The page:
vaidya_sundaram at HOTMAIL.COM
Wed Aug 7 10:21:50 CDT 2002
----- Original Message -----
From: "Jagannath Chatterjee" <jagchat01 at YAHOO.COM>
> (1)What purpose does the varnashrama serve today? I think it has stymied
> two situations. That of marriage rituals and second political oppurtunism.
> Would it not be better to do away with it altogether? I think it has
> outlived itself in the sense the shastras spell it, and is today taking a
> different shape. For good or worse I don't know.
OK. I have a problem here. You understand that the shastras speel it out,
but appear to be willing to sidestep it, if not do away with it. I am sure I
don't have to elaborate more ...
As much as I hate to simply parrot previously made statements, what needs
reforming is not the "caste system" but the way people understand it and
follow it. I find it a twist of irony that just as we start discussing the
Bhagavad Gita, there arises a debate on this list that once again harps back
to me atleast, to the values of the sanatana dharma. If you go back and see
Arjuna's arguments as to why he won't fight, he says that when it will
eventually leading to a corruption of the castes and there by cause the
downfall of the families. (BG 1.41 thru 44, specifically 42). The whole Gita
is for one to fully understand not just the final goal to be reached, but
hte stepping stones as well. That stepping stone is the varna dharma.
> (2) Yes, Swamiji was against the varnashrama. More than his lectures one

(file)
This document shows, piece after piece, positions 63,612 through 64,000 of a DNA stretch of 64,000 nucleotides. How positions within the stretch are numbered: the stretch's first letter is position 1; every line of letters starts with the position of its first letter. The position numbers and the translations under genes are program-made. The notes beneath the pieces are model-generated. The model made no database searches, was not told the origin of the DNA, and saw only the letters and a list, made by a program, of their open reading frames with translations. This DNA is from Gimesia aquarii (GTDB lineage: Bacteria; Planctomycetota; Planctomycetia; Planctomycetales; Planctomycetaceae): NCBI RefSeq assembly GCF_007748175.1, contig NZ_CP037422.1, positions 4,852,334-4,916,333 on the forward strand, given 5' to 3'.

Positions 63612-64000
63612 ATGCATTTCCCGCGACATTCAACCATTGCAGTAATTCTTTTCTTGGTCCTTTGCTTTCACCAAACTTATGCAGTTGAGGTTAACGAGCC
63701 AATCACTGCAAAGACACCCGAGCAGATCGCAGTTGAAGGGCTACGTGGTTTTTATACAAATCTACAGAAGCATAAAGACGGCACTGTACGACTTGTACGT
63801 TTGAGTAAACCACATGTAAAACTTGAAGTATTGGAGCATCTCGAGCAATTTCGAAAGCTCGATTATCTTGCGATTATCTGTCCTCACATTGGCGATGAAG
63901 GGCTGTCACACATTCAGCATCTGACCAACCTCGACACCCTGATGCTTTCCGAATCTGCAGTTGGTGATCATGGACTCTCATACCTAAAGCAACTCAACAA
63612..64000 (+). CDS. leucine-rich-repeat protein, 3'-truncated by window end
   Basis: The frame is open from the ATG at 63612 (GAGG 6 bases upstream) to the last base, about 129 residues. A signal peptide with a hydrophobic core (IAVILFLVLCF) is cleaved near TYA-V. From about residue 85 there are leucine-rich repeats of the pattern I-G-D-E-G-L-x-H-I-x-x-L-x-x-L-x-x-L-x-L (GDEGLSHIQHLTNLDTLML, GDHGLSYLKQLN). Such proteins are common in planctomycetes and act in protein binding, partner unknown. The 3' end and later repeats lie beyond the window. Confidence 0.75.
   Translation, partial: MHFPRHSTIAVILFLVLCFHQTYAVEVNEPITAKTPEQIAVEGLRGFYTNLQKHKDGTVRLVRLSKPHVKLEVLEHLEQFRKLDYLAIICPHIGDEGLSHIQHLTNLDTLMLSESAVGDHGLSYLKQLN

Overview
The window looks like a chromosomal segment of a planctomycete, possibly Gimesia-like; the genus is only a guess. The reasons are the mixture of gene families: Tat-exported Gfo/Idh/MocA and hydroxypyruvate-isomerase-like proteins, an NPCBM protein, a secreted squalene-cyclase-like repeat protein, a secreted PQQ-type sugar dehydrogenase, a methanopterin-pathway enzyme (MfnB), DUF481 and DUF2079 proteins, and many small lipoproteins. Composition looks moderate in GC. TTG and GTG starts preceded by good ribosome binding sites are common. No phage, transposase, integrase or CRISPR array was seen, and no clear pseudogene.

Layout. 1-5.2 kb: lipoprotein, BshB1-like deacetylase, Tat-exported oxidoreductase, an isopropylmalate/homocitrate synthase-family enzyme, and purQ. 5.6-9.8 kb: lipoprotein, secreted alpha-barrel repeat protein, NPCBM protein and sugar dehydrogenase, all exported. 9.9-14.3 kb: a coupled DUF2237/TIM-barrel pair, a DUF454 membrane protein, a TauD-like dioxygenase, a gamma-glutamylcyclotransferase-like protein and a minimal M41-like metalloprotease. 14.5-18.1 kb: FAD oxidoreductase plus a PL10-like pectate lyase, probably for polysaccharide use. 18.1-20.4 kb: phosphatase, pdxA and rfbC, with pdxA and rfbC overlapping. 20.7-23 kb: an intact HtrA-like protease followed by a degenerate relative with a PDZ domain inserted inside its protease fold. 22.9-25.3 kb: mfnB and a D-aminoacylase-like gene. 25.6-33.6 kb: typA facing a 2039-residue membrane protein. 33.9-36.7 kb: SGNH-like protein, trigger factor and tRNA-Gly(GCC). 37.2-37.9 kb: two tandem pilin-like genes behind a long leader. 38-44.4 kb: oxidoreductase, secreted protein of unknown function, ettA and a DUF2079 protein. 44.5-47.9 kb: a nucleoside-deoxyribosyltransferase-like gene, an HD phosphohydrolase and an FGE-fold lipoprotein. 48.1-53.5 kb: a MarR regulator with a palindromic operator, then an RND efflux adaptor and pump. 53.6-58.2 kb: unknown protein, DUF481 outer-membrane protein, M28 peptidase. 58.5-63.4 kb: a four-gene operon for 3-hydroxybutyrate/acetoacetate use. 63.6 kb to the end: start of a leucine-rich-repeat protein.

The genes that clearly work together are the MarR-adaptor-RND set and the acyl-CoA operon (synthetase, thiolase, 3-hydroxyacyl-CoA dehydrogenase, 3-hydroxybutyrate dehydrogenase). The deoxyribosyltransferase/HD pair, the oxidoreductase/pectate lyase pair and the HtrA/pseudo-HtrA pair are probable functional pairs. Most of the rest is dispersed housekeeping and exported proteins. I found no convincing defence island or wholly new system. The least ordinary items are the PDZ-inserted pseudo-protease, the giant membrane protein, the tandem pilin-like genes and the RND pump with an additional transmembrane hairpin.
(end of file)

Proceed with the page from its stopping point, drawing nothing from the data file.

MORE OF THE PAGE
> has to go through his life to see that. In fact he gave the sacred thread
> to a number of his disciples who were not socially eligible. But social
> opposition was so strong that most of them could not keep the thread. This
> incident was a symbolic fight by Swamiji. On the one hand he tried to
> the hold of the upper castes and on the other hand he tried to give the
> masses the full privilleges of a vedic civillization.
Look, there is no magical wand that one can wave and say abra-cadabra to
save the people. What we need is a regimen that will offer a tested
mechanism to sustain changes. Hence, it is indeed difficult to digest some
aspects of the dharma; that is a added reason why people who have the
ability to understand actually understand it.
> It should not be presumed that Swamiji was against the varnashrama only.
> was against all sorts of dogmatism.
I find it rather odd that you wish to do away with dogmatism but choose to
be rather adamant about what Swami-ji taught. Sure, we are adamant about
what Shankara taught too, but we don't take His teaching literally. We take
it, and debate it and see why He did or said something. And we try to see if
those are in line with the Shashtras. I don't think there is anything wrong
in treating Swami Vivekananda the same way.
> In the Ramakrishna Mission devotees have prasadam together regardless of
> caste, culuture and religion. This was unthinkable a century ago. If we
> today moving towards a caste/classless society some credit of it should go
> to Swamiji also.
OK. Here is another example of what is terribly wrong with our
understanding. Eating with a fellow human is not forbidden in the caste
system. "Caste" and "Class" are worlds apart. And what makes you think that
making all people sit and eat together is going to solve the problems of
*spiritual development* of the **individual** ??
bhava shankara desikame sharaNam
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